It has been a pretty rough 15 years for the eurozone’s leading banks.
The bad times have been ghastly — the 2008 financial crisis, the Greek debt crisis, and now, the COVID-19 pandemic. But even the good times haven’t been so great, with lenders in the 27-nation grouping facing a backdrop of negative interest rates and stagnant local economies. From its 2007 high to the 2021 low, the Euro Stoxx banks index
collapsed by 89%.
But suddenly there is life in the grouping that is led by France’s BNP Paribas
Spain’s Banco Santander
Italy’s Intesa Sanpaolo
and the Netherlands’ ING
thanks to the rise in bond yields. France’s 10-year yield
now regularly flirts with positive territory, and Goldman Sachs expects Germany’s benchmark bund yield
that has been negative for nearly two years could reach zero by the end of the year. Since just before the U.S. election, on Oct. 29, the sector has gained 71%.
So the question is whether this bounce is real or not. There have been other times when the sector has seen big upward moves, most notably in 2009, before reversing lower.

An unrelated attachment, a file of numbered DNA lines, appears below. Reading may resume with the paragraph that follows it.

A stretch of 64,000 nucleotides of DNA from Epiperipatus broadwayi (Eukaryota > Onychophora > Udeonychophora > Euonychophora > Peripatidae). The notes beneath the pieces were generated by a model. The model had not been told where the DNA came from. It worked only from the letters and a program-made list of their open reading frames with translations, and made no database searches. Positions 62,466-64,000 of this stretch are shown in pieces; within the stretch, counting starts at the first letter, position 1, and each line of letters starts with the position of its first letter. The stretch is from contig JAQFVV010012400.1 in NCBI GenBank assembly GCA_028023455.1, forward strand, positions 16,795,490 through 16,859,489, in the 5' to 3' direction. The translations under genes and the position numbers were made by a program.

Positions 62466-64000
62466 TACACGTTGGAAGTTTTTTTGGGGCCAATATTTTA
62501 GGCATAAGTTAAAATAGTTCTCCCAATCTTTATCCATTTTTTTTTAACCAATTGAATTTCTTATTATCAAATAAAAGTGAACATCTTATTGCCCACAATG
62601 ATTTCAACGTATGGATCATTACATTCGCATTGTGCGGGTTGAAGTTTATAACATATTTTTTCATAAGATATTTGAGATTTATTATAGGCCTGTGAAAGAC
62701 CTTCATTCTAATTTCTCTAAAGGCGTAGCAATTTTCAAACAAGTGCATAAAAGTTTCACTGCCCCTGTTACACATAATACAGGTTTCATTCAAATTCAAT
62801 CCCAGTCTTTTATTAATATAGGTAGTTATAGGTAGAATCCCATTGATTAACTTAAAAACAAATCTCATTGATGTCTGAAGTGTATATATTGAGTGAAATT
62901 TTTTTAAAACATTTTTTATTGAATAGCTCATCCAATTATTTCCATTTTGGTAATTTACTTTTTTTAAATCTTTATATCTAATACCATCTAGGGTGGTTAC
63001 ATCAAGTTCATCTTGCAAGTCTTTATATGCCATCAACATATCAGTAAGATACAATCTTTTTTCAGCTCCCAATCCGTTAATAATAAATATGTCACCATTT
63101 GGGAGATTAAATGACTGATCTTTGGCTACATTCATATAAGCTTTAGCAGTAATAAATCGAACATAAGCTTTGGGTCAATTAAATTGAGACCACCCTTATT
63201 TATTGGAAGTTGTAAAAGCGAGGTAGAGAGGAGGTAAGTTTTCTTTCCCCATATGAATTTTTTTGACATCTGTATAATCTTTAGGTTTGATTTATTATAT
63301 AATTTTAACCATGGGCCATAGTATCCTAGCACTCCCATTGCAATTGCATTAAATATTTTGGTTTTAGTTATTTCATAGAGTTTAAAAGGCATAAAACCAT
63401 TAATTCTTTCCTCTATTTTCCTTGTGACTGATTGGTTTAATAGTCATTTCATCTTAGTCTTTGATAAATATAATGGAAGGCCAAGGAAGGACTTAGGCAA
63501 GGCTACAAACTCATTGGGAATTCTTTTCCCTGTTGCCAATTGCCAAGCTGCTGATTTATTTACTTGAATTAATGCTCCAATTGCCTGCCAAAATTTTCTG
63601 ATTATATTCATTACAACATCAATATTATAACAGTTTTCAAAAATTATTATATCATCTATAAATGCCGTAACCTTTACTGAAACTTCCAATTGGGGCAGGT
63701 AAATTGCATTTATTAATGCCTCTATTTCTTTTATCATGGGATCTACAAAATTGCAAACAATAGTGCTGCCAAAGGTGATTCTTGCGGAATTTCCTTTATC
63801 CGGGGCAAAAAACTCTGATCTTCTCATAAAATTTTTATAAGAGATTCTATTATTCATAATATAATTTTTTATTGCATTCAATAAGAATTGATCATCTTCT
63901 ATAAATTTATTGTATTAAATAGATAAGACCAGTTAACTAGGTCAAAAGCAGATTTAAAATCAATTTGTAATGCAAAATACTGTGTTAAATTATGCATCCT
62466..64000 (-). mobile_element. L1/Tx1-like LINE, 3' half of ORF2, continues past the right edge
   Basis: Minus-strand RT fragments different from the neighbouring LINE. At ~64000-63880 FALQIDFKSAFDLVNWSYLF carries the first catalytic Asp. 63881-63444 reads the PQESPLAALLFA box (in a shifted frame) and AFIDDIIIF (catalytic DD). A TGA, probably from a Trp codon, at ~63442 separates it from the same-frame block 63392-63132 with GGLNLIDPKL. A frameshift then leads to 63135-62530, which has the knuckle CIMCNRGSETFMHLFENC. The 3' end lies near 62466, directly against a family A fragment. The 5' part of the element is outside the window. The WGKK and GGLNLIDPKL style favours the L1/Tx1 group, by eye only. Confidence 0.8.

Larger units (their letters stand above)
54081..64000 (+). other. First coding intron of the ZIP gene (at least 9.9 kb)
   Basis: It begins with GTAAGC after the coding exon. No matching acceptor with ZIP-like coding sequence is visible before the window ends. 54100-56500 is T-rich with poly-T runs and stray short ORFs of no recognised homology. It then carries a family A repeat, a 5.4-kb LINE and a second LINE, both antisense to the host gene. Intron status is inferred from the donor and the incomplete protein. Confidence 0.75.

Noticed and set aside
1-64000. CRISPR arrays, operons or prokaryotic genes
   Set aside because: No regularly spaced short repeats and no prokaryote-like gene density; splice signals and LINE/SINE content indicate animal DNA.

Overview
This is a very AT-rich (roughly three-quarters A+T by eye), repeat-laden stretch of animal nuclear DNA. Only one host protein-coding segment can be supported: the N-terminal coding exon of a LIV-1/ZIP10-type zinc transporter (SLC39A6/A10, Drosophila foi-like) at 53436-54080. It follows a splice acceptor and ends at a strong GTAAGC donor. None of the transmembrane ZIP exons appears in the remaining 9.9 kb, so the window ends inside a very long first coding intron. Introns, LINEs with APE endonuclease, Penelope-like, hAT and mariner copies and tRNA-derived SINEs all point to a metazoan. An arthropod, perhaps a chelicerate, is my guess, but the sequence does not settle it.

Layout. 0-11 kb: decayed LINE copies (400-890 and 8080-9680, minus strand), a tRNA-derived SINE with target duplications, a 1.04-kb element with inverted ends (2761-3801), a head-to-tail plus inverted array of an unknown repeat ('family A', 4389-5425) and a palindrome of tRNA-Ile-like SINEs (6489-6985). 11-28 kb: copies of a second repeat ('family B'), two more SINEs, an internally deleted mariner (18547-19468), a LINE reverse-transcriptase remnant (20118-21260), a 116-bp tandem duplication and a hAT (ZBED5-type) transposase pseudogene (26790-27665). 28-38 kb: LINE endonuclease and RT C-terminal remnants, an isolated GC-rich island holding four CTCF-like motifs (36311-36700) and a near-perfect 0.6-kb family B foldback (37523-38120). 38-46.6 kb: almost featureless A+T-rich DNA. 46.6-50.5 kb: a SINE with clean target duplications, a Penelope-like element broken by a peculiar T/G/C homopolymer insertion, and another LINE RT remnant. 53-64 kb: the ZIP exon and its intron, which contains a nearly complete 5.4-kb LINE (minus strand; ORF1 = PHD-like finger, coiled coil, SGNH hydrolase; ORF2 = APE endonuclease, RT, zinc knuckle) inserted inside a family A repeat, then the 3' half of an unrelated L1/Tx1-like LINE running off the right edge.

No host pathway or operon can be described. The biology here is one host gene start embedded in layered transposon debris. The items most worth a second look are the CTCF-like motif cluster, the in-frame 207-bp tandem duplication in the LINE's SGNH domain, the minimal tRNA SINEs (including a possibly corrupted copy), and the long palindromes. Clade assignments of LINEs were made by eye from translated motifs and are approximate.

And there is a countervailing force. The rise in bond yields has drawn the ire of the European Central Bank, which unlike the U.S. Federal Reserve, feels the moves could impede the economic recovery. ECB President Christine Lagarde, Chief Economist Philip Lane and board member Isabel Schnabel all have expressed alarm at the rise.
The ECB meeting on Thursday gives Lagarde another opportunity to talk down the bond yield rise, if not announce action. Analysts say the central bank still has more than enough firepower under existing authority to pick up its bond purchase activity under the Pandemic Emergency Purchase Programme.
The current yield is around where the ECB has accelerated purchases in the past, notes Nick Kounis, head of financial markets research at Dutch bank ABN Amro. “We think a step up in the pace of net asset purchases is the first and most obvious point of call for the ECB,” he said.
So an active ECB could jeopardize the nascent recovery for eurozone’s bank stocks.
“They are cheap, the question is whether the style value will continue to get some grip and be helped by a cyclical recovery for European banks. A steeper curve would help but at a guess the ECB will step in this week to cap this,” said Sebastien Galy, senior macro strategist at Nordea Asset Management.
There is more to the eurozone bank story than bond yields. Dividend payments are virtually banned by the ECB through the end of September, but analysts are now raising expectations for payouts, according to data from Morgan Stanley.
And, as Galy mentioned, the valuation isn’t demanding. According to FactSet, eurozone banks are trading on 0.6 times book value. Compare that to the U.S., where the SPDR S&P Bank ETF
has a price to book of 1.2.